De novo MEIS2 mutation causes syndromic developmental delay with persistent gastro-esophageal reflux


MEIS2 aberrations are considered to be the cause of intellectual disability, cleft palate and cardiac septal defect, as MEIS2 copy number variation is often observed with these phenotypes. To our knowledge, only one nucleotide-level change—specifically, an in-frame MEIS2 deletion—has so far been reported. Here, we report a female patient with a de novo nonsense mutation (c.611C>G, p.Ser204*) in MEIS2. She showed severe intellectual disability, moderate motor/verbal developmental delay, cleft palate, cardiac septal defect, hypermetropia, severe feeding difficulties with gastro-esophageal reflux and constipation. By reviewing this patient and previous patients with MEIS2 point mutations, we found that feeding difficulty with gastro-esophageal reflux appears to be one of the core clinical features of MEIS2 haploinsufficiency, in addition to intellectual disability, cleft palate and cardiac septal defect.

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We would like to thank the patient and her family for participating in this study. We also thank Ms. S Sugimoto and K Takabe for their technical assistance. This work was supported in part by a grant for Research on Measures for Intractable Diseases; a grant for Comprehensive Research on Disability Health and Welfare, the Strategic Research Program for Brain Science (SRPBS), a grant for Initiative on Rare and Undiagnosed Diseases in Pediatrics from Japan Agency for Medical Research and Development (AMED); a Grant-in-Aid for Scientific Research on Innovative Areas (Transcription Cycle) from the Ministry of Education, Culture, Sports, Science and Technology of Japan (MEXT); Grants-in-Aid for Scientific Research (B and C) and Challenging Exploratory Research from the Japan Society for the Promotion of Science (JSPS); the fund for Creation of Innovation Centers for Advanced Interdisciplinary Research Areas Program in the Project for Developing Innovation Systems from the Japan Science and Technology Agency (JST); the Takeda Science Foundation; the Yokohama Foundation for Advancement of Medical Science; and the Hayashi Memorial Foundation for Female Natural Scientists.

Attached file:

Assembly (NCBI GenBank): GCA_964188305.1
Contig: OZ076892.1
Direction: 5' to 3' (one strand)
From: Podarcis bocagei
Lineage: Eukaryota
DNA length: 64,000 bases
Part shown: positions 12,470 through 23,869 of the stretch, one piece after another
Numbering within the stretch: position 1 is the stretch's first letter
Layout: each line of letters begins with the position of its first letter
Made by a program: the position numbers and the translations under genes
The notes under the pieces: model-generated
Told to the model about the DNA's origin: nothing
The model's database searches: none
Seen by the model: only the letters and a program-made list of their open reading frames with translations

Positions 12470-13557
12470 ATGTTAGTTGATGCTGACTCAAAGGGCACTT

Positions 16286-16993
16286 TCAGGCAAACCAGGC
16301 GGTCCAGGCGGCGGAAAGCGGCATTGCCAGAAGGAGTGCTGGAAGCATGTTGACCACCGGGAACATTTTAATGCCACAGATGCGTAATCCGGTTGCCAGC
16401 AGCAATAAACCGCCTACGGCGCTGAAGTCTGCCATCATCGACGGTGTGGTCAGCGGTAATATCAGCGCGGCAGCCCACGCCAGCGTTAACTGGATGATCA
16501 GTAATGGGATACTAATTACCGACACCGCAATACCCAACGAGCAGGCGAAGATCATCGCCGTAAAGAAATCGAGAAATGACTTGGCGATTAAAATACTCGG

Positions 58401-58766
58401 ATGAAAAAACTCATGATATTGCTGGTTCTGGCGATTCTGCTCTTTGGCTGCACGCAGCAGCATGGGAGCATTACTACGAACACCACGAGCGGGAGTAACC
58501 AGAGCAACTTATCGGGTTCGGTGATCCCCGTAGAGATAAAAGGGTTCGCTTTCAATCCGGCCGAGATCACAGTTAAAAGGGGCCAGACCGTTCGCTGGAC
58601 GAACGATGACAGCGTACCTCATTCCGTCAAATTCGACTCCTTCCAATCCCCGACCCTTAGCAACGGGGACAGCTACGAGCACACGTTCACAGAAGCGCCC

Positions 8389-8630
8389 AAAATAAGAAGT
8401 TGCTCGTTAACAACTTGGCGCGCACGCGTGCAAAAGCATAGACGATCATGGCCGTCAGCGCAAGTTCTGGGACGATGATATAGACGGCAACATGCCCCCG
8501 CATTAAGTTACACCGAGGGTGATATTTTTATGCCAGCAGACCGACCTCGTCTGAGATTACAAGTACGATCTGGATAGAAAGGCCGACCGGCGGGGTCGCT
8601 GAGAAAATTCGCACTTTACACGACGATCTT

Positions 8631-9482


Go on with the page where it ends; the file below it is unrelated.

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Correspondence to Noriko Miyake or Naomichi Matsumoto.

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